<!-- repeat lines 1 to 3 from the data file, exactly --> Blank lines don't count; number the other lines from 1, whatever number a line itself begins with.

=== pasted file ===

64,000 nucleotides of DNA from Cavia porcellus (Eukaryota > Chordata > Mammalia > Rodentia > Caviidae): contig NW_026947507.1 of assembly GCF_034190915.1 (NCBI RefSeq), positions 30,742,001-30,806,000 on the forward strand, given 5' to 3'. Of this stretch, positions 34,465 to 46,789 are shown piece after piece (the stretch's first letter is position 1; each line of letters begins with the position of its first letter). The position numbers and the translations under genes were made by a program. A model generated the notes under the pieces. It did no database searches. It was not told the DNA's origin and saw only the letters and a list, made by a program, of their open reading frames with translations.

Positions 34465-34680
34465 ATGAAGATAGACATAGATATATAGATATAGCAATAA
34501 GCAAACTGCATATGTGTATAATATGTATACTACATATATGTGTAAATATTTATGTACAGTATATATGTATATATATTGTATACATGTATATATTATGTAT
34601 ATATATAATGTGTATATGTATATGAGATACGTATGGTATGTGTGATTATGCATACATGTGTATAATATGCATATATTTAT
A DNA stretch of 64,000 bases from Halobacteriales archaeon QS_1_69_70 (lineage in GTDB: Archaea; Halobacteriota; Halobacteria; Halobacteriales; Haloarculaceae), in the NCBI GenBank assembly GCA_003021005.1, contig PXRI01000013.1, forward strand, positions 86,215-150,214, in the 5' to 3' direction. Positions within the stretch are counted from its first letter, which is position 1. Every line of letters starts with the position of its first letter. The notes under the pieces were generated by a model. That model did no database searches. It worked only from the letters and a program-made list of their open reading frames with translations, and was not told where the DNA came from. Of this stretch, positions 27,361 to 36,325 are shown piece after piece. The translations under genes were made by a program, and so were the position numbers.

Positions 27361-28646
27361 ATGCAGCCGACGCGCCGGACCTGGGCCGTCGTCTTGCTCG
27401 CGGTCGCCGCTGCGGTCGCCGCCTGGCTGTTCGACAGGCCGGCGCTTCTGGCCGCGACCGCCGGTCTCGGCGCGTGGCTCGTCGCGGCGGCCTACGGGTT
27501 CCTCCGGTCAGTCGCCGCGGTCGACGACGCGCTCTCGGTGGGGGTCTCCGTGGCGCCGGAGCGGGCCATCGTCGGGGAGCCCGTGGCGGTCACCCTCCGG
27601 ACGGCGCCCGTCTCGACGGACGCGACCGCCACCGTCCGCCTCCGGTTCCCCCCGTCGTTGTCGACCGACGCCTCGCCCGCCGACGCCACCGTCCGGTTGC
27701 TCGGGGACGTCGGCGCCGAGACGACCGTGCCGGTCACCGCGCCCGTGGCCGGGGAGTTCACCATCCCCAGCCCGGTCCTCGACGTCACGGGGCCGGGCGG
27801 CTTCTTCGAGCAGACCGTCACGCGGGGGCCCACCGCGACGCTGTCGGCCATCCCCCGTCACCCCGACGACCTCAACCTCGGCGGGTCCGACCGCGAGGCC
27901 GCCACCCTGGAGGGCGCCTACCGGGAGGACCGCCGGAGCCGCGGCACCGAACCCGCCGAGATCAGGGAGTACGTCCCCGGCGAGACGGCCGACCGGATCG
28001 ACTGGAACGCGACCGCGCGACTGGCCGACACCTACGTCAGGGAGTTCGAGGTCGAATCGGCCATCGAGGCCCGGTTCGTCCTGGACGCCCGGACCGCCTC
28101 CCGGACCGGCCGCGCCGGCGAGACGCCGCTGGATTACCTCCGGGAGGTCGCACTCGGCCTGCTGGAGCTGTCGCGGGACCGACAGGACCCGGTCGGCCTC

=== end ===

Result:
64,000 nucleotides of DNA from Cavia porcellus (Eukaryota > Chordata > Mammalia > Rodentia > Caviidae): contig NW_026947507.1 of assembly GCF_034190915.1 (NCBI RefSeq), positions 30,742,001-30,806,000 on the forward strand, given 5' to 3'. Of this stretch, positions 34,465 to 46,789 are shown piece after piece (the stretch's first letter is position 1; each line of letters begins with the position of its first letter). The position numbers and the translations under genes were made by a program. A model generated the notes under the pieces. It did no database searches. It was not told the DNA's origin and saw only the letters and a list, made by a program, of their open reading frames with translations.

Positions 34465-34680
34465 ATGAAGATAGACATAGATATATAGATATAGCAATAA